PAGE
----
Hyundai i20 tested
In these recessionary times, the pressure is on to join the Joneses in a new right-sized world view. People are thinking small, going light. And the Koreans have been working hard at providing the wheels for that cosy suburban ideal.
Enter the i20, a clever box that does everything it claims to and a bit more. To gain a segment edge it arrives highly specced, and apparently very safe too because all sorts of strengthening steel combinations have been engineered in to beef up the monocoque, plus you get ABS, EBD, airbags, side impact beams and all the rest. It even aced a 5-star NCAP rating. Don’t expect sex appeal, passion, emotion and the romance of driving. Naa. It’s a functional appliance. Just as you would expect, because recklessly generating carbon dioxide is so last decade.
Get in and thwock the door closed and everything’s in place. Fire up and drive and you get an able chassis underpinned by standard issue McPhersons up front and a torsion beam rear. It goes very well, can be hustled safely through the bends too, and only gets unsettled on sharp crests followed by quick direction changes. No different to most basic cars then, and not bad at all for a small one. On track it’s pretty grippy and on sweeping bends it’s a blast. But owners are going to be more sensible than that. Predictably, and as the target market desires, the steering is very light and with that a bit lifeless. One of the test drivers aptly pinpointed an elastic quality around the straight ahead position, with a PlayStation-like self-centering. Hmm. Brakes are effective, being a vented disc/solid disc combo, and plenty sharp enough. Check the figures. One might take issue with the clutch which takes late and is a tad grabby, making urban cruising a stop-start affair until you get used to the action. Gearchanges are crunchy when engaging first and reverse, though the gate is close and the action positive and quick – all it could be, really. The 91kW, 1.6-litre Gamma engine is a sprightly little free revver which does not grumble at being pushed.
So is the i20 twice as good as the baby i10? In Hyundai evolution terms it’s simply a capable, reasonably priced addition to the lower-priced Getz range, which is still being ordered and sold until stocks last and no doubt until the i20 is bedded in and able to carry some of the financial clout the Getz did. Is it any good? The answer is it’s absolutely fine and perfectly capable. Park it next to a Corsa or Yaris or Mazda2 or Ford Fiesta and all the familiar B-segment styling elements are slavishly replicated – flush handles, body coloured bumpers, large, sharply raked windscreen and a rising window line. It makes no grand style statement, nor does it look dowdy. The sharpish shoulder crease links the front and rear wheel aches, the headlights are large, angular jewels, while the huge three-tier tail lamps cleverly wrap back into the C-pillar to reduce its visual weight. And so on and so forth. Steel wheels with natty plastic covers, are standard issue though. Alloys will cost an extra R2000.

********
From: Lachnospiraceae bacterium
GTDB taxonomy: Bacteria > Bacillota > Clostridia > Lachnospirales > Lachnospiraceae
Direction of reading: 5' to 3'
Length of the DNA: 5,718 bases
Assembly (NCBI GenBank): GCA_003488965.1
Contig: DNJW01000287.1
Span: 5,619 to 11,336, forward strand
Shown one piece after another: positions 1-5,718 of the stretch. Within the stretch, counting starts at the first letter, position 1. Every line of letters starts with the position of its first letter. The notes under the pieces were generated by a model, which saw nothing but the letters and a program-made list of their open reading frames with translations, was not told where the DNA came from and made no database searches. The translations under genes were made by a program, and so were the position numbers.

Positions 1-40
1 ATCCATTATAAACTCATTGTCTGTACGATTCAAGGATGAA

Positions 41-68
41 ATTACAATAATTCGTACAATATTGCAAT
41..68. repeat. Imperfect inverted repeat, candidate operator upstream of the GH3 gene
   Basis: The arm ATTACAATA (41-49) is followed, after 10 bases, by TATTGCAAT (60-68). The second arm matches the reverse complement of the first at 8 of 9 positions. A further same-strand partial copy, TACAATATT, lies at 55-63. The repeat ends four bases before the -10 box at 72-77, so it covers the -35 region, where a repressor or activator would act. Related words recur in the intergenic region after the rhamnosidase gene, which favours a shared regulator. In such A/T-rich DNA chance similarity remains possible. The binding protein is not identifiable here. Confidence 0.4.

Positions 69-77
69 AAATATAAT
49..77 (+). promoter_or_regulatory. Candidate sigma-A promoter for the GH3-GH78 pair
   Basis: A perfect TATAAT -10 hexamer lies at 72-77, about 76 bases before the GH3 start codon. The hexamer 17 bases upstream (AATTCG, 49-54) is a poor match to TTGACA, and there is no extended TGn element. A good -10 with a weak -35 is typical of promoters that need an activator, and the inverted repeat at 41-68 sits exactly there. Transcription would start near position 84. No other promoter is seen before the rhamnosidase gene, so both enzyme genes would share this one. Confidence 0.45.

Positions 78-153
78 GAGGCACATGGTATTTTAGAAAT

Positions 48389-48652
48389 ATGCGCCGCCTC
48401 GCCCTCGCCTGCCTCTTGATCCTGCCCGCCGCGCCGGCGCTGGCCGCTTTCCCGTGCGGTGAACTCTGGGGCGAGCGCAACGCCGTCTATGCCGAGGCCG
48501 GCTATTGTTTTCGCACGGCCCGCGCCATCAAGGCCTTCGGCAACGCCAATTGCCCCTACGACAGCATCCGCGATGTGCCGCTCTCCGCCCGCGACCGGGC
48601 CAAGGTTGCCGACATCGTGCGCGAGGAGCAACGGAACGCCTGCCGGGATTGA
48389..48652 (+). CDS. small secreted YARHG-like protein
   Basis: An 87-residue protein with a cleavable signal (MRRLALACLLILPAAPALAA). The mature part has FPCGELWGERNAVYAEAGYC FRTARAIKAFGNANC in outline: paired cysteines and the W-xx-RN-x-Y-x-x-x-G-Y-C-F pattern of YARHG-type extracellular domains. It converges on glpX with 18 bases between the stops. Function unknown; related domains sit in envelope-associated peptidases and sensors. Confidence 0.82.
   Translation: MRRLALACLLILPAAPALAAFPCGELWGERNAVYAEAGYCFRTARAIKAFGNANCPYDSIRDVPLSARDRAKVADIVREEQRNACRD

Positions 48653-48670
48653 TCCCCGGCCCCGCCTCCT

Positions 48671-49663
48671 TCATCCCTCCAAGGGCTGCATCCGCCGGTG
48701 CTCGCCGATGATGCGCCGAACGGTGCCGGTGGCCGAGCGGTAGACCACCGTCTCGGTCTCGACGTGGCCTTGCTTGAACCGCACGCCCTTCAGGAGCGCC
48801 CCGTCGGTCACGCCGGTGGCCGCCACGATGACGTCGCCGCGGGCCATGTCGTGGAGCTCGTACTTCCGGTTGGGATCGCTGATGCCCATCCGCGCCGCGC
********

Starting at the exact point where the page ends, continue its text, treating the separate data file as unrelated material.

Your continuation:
The car’s essence? Think Euro styling to a strict budget. Ditto the inside. You get nice seat patterns on supportive foam, a user friendly centre stack and plenty of hidey holes for the clutter. Expect keyless remote, a USB/iPod connector for the head unit, pretty good six-speaker sound and a raft of electrically assisted goodies – front and rear windows, heated and folding wing mirrors, et al. The handsome steering wheel is shod with audio controls which work well. The fine controls fall nicely to hand, and the only substantial complaint is the quality and quantity of sombre plastic that shrouds everything. Darth Vader would feel at home. As Hyundai has so ably done with cars supplied to Europe, benefits accrue from adding some contra-coloured vinyl inserts on the door cards, for one, to lift the darkness and alter the range of cabin textures.
Read the spec sheet and the i20 is impressive. Apart from the brilliant engine, you get neat touches like a cooling glovebox, a rearview mirror that is switchable for night vision, steering that adjusts for rake and reach, and more. The claimed combined fuel index of 5.9 litres/100km and 140g/km CO2 emissions all make perfect sense to a downsizer. We drove the R160 000 1.6-litre derivative, which kills the competitors in terms of specification and power, but one could make a strong case for the 74kW 1.4-litre, which costs R10 000 less to purchase, has most of the interior kit and offers a claimed fuel index of 5.6 litres/100km and just 133g/km on the carbon trail. There’s also a three-year/60 000km service plan and that five-year/150 000km warranty that has served Hyundai so well on the confidence in product front. If segment buying habits are anything to go by, the 1.4 is going to be the bigger seller, even if the 1.6 offers more than most of the 1.4 rivals, and even if it does smack headlong into the lesser specced but very capable and desirable Fiesta Ambiente. The market will have to decide.
1591cc, 16v, 4cyl, 91kW @ 6300rpm, 156Nm @ 4200rpm
Five-speed manual, front wheel drive
0-100kph 9.5sec, 190kph, 5.9l/100, 140g/km
HOW BIG? (LENGH/WIDTH/HEIGHT)
0-60kph 4.35sec, 0-100kph 9.38sec
QUARTER MILE TIME/TERMINAL SPEED
60-100kph 9.06sec, 80-120kph 9.25sec